Ms Florence Nsubuga, the Umeme chief operations officer, yesterday told Daily Monitor they were aware of the practice and have previously engaged some landlords.

For instance, she said, they had encountered resistance from particularly two landlords - who she could not name - but said they continue to insist on overcharging tenants.

ERA’s approved charges for commercial tariffs where arcades and shopping malls fall is Shs686.1.

The warning follows a revelation by Mr Isa Sekito, the Kampala City Traders Association spokesperson, who, during a public hearing organised by ERA, said some landlords in Downtown Kampala charge tenants as high as Shs1,000 per unit.

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Private Sector One Dollar HIV & AIDS Initiative

  • Private Sector Foundation Uganda


The One Dollar HIV & AIDS Initiative Uganda (ODI) is a private sector led innovative mechanism aimed at raising domestic resources to support HIV & AIDS national response. HIV & AIDS does not only affect consumption and profitability of business but also destabilizes the overall business environment in the Country.

ODI’s purpose therefore is to engage the private sector to create an endowment fund to support treatment and to stop the flow of new infections. 

The ODI clearly aligns with the HIV and AIDS Prevention and Control Act (2014) which emphasizes the value of multi-sector collaboration and increased domestic investment in health as one of the ways that will ensure its sustainable control.

The walk/run kicked off from City Square, Kampala to UMA Show grounds and it was under the theme ‘Until it’s over’. 

Mr. Patrick Bitature said, “This is not a tax but a moral obligation for every Ugandan to make a commitment by contributing at least one dollar (Shs 4,000) and this can be done once a year, every month, every week or every day.” 

The Chairperson, One Dollar Initiative, Vinand Nantulya said that the campaign is aimed at building an endowment fund worth US$ 1 billion over a period of 5 years which when invested through banks in form of treasury bills and bonds should give at least 10 percent interest. 

We encourage members of the Private Sector to donate generously to this cause. Find out how to donate from PSFU offices

The 2030 Agenda for Sustainable Development, with 17 Sustainable Development Goals (SDGs) is a comprehensive, ambitious, transformation and universal agenda, which has started to be implemented since 2015. Recognizing the complexity of the agenda, the 3rd International Conference on Financing for Development in Addis Ababa (June 2015), preserved a comprehensive approach to financing development-appreciating the role that various players can play, including the private sector in achieving the SDGs. The Government of Uganda is aware that effectively implementing Agenda calls for more inclusive development cooperation involving all stakeholders.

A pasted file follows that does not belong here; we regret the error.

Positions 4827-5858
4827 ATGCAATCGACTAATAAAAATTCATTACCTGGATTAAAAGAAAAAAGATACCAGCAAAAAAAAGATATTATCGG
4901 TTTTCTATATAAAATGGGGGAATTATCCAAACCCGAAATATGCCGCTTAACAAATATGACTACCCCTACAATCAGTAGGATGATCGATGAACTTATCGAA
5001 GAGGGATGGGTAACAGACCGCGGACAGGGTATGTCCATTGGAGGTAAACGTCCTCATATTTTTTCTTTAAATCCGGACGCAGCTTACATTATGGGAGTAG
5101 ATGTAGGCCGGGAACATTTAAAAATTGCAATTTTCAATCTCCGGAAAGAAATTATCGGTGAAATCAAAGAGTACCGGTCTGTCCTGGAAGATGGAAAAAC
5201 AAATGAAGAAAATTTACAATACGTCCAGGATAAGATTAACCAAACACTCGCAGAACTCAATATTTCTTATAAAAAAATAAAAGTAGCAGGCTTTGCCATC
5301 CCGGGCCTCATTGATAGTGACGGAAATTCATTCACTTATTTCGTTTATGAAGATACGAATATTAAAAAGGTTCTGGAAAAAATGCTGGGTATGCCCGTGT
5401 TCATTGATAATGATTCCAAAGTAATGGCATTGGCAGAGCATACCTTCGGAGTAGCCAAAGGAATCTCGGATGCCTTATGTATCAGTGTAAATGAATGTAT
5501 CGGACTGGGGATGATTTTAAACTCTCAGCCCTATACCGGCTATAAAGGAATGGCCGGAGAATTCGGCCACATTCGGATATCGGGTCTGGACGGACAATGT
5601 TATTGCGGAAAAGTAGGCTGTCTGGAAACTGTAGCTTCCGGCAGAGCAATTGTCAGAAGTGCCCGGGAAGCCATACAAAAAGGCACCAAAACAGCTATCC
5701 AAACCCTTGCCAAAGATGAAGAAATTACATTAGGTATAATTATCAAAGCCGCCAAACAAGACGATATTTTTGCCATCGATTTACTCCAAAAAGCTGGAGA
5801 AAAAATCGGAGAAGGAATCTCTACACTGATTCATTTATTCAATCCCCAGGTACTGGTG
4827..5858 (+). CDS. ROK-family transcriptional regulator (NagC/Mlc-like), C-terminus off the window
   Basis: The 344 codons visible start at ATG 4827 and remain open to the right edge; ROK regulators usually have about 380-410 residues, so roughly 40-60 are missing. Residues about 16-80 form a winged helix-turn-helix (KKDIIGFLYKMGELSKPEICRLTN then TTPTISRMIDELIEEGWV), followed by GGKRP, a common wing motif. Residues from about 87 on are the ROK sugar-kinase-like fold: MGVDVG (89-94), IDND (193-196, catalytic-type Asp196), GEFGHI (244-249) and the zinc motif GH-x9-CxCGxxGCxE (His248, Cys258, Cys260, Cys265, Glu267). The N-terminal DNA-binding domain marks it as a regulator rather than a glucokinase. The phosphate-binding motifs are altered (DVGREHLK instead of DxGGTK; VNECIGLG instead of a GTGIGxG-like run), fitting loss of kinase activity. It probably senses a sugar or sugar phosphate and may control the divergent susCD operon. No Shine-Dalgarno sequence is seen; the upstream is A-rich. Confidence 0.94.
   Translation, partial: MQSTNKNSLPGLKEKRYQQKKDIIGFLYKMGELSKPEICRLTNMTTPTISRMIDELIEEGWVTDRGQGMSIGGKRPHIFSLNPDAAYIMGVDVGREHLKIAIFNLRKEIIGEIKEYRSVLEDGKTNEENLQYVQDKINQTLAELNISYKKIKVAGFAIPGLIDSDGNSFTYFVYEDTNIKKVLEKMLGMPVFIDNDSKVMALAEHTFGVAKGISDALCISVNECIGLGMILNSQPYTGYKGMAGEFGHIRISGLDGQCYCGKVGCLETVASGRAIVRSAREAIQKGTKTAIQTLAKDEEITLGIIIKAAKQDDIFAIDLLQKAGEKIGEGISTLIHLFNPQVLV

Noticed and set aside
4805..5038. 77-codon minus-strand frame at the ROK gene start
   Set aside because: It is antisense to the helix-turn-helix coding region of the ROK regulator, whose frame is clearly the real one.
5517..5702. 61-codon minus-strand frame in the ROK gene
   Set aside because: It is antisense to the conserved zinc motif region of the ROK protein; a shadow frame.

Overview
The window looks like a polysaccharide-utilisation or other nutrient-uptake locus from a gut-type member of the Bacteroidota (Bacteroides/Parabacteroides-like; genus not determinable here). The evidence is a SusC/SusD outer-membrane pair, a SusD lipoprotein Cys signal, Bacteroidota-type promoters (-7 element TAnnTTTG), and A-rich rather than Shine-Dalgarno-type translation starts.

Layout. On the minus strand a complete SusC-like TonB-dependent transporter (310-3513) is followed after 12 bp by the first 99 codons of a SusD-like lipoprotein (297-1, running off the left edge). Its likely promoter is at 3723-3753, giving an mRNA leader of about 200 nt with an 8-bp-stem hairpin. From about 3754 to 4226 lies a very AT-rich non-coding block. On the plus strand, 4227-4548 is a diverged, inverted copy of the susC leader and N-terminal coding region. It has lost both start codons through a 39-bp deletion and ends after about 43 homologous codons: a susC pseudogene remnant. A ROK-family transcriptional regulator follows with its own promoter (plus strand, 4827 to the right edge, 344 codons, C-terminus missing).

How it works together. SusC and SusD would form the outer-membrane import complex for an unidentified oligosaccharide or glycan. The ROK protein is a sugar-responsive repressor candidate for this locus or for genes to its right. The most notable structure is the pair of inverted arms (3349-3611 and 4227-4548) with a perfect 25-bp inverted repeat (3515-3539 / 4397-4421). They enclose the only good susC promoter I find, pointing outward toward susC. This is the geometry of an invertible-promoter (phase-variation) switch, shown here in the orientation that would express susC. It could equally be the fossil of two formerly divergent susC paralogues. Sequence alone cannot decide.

The Global Partnership for Effective Development Co-operation(GPEDC), a partnership of multi-stakeholders- gov-ernment, private sector, civil society, international organizations and donors and others, encourages effective de-velopment cooperation in support of sustainable development. GPEDC, as one aspect of its work stream gathers evidence on how private sector engagement through development cooperate – financial and otherwise. PSE through development co-operation is defined as: An activity that aims to engage the private sector for development results, which involve the active participation of the private sector.

The validation workshop hosted at Imperial Royale hotel, Kampala championed by UNDP shared the findings of the report to all stakeholders with the view to refine the findings and recommendations. In addition, the organisers of the workshop aimed at creating a platform for discussion to examine the most pressing concerns for private sector engagement in Uganda and discuss the so-lutions multi-stakeholders can recommend.

Find the report here >> Case for Uganda